const int GREEN_RANGE = 3; float bias = maxGreen + (maxGreen  minGreen) / (2.0 * GREEN_RANGE); float scale = 1.0f / (maxGreen  minGreen); // Compute indices uint indices = 0; for (int i = 0; i < 16; i++) { uint index = saturate((bias  block[i].y) * scale) * GREEN_RANGE; indices = index << (i * 2); } uint i0 = (indices & 0x55555555); uint i1 = (indices & 0xAAAAAAAA) >> 1; indices = ((i0 ^ i1) << 1)  i1;
The same can be done for the X component of the _Y_X DXT5 format, and for both the X and Y component of the 3Dc format:
const int ALPHA_RANGE = 7; float bias = maxAlpha + (maxAlpha  minAlpha) / (2.0 * ALPHA_RANGE); float scale = 1.0f / (maxAlpha  minAlpha); uint2 indices = 0; for (int i = 0; i < 6; i++) { uint index = saturate((bias  block[i].x) * scale) * ALPHA_RANGE; indices.x = index << (3 * i); } for (int i = 6; i < 16; i++) { uint index = saturate((bias  block[i].x) * scale) * ALPHA_RANGE; indices.y = index << (3 * i  18); } uint2 i0 = (indices >> 0) & 0x09249249; uint2 i1 = (indices >> 1) & 0x09249249; uint2 i2 = (indices >> 2) & 0x09249249; i2 ^= i0 & i1; i1 ^= i0; i0 ^= (i1  i2); indices.x = (i2.x << 2)  (i1.x << 1)  i0.x; indices.y = (((i2.y << 2)  (i1.y << 1)  i0.y) << 2)  (indices.x >> 16); indices.x <<= 16;
The full Cg 2.0 implementations of the realtime _Y_X DXT5 (DXT5nm) normal map compressor, and the realtime 3Dc (BC5 or LATC) normal map compressor, can be found in appendix D.
6. Compression on the CPU vs. GPU
As shown in the previous sections high performance normal map compression can be implemented on both the CPU and the GPU. Whether the compression is best implemented on the CPU or the GPU is application dependent.
Realtime compression on the CPU is useful for normal maps that are dynamically created on the CPU. Compression on the CPU is also particularly useful for transcoding normal maps that are streamed from disk in a format that cannot be used for rendering. For example, a normal map or a height map may be stored in JPEG format on disk and, as such, cannot be used directly for rendering. Only some parts of the JPEG decompression algorithm can currently be implemented efficiently on the GPU. Memory can be saved on the graphics card, and rendering performance can be improved, by decompressing the original data and recompressing it to DXT format. The advantage of recompressing the texture data on the CPU is that the amount of data uploaded to the graphics card is minimal. Furthermore, when the compression is performed on the CPU, the full GPU can be used for rendering work as it does not need to perform any compression. With a definite trend to a growing number of cores on today's CPUs, there are typically free cores laying around that can easily be used for texture compression.
Realtime compression on the GPU may be less useful for transcoding, because of increased bandwidth requirements for uploading uncompressed texture data and because the GPU may already be tasked with expensive rendering work. However, realtime compression on the GPU is very useful for compressed render targets. The compression on the GPU can be used to save memory when rendering to a texture. Furthermore, such compressed render targets can improve the performance if the data from the render target is used for further rendering. The render target is compressed once, while the resulting data may be accessed many times during rendering. The compressed data results in reduced bandwidth requirements during rasterization and can, as such, significantly improve performance.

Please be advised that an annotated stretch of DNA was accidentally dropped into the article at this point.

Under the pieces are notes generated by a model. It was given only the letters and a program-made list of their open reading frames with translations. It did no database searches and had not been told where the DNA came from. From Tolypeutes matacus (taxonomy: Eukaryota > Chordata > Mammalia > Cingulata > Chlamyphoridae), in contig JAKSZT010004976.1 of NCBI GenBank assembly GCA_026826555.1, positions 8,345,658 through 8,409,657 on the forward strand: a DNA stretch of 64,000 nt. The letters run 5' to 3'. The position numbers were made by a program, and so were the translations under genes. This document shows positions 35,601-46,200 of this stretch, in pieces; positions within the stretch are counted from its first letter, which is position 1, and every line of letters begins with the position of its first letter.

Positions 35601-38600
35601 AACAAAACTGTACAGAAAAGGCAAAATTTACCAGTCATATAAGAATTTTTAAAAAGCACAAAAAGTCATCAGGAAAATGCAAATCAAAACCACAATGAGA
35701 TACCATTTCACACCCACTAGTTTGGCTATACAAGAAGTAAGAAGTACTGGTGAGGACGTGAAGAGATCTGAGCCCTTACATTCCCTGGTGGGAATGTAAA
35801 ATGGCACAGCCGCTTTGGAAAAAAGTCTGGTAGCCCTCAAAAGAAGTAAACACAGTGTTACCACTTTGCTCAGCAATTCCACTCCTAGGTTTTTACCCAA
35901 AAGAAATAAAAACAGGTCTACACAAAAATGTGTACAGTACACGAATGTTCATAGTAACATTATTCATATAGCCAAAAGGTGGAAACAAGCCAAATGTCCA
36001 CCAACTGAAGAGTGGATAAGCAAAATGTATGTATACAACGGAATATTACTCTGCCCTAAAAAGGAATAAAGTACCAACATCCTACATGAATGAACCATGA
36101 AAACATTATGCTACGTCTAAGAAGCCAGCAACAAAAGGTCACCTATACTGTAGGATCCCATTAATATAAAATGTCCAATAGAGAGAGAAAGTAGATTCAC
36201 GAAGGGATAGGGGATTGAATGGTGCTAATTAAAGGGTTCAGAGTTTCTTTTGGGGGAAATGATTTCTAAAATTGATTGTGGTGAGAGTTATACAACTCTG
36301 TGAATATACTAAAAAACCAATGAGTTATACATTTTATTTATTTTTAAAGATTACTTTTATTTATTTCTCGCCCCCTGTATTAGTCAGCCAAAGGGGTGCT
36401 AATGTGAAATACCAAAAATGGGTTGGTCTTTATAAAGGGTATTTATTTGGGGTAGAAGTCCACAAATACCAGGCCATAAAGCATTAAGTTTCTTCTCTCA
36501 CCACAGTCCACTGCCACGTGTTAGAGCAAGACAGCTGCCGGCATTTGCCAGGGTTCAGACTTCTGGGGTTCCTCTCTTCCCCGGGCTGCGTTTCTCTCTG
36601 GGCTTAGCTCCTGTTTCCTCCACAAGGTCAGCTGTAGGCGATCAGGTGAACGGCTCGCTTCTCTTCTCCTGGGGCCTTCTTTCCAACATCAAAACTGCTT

7. Results
7.1 ObjectSpace
The objectspace normal map compression techniques have been tested with the objectspace normal maps shown below.
ObjectSpace Normal Maps  
1. arcade  2. tentacle  3. chest  4. face 
The Peak Signal to Noise Ratio (PSNR) has been calculated over the unweighted X, Y and Z values, stored as 8bit unsigned integers.
PSNR  
image  XYZ DXT1 
renormalized XYZ DXT1 
XY_Z DXT5 
renormalized XY_Z DXT5  

01_arcade  30.90  32.95  34.02  37.23  
02_tentacle  36.68  38.29  41.04  41.62  
03_chest  39.24  40.79  42.22  43.47  
04_face  37.38  38.99  41.03  42.60 
7.2 TangentSpace
The tangentspace normal map compression techniques have been tested with the tangentspace normal maps shown below.
TangentSpace Normal Maps  
1. dot1  2. dot2  3. dot3  4. dot4 
5. lumpy  6. voronoi  7. turtle  8. normalmap 
9. metal  10. skin  11. onetile  12. barrel 
13. arcade  14. tentacle  15. chest  16. face 
The Peak Signal to Noise Ratio (PSNR) has been calculated over the unweighted X, Y and Z values, stored as 8bit unsigned integers.
PSNR  
image  XY_ DXT1 
renormalized XYZ DXT1 
_YZX DXT5 
renormalized _YZX DXT5 
_Y_X DXT5 
3Dc  

01_dot1  27.61  29.51  32.00  35.16  35.07  40.15  
02_dot2  25.39  26.45  29.55  32.92  32.68  36.70  
03_dot3  21.88  23.05  27.34  30.77  30.02  34.13  
04_dot4  23.18  24.46  29.16  32.81  31.38  35.80  
05_lumpy  30.54  31.13  34.70  37.15  37.73  41.92  
06_voronoi  37.53  38.16  41.72  42.16  43.93  48.23  
07_turtle  36.12  37.06  38.74  39.93  41.22  45.76  
08_normalmap  35.57  36.36  37.78  38.95  40.00  44.49  
09_metal  41.65  41.99  46.37  46.55  49.03  54.10  
10_skin  28.95  29.48  34.68  36.20  36.83  41.37  
11_onetile  29.08  29.82  34.17  35.98  36.76  41.14  
12_barrel  29.93  31.67  33.15  36.79  37.03  40.20  
13_arcade  32.31  33.63  36.86  39.24  39.81  44.61  
14_tentacle  39.03  40.47  40.30  41.39  43.23  47.82  
15_chest  38.92  41.03  41.64  42.29  42.87  46.52  
16_face  38.27  39.58  41.59  42.55  43.71  48.61 
The following graph uses the 3Dc format to show the quality difference between the orthographic and stereographic projections. The stereographic projection results in more consistent results but for most normal maps the quality is significantly lower.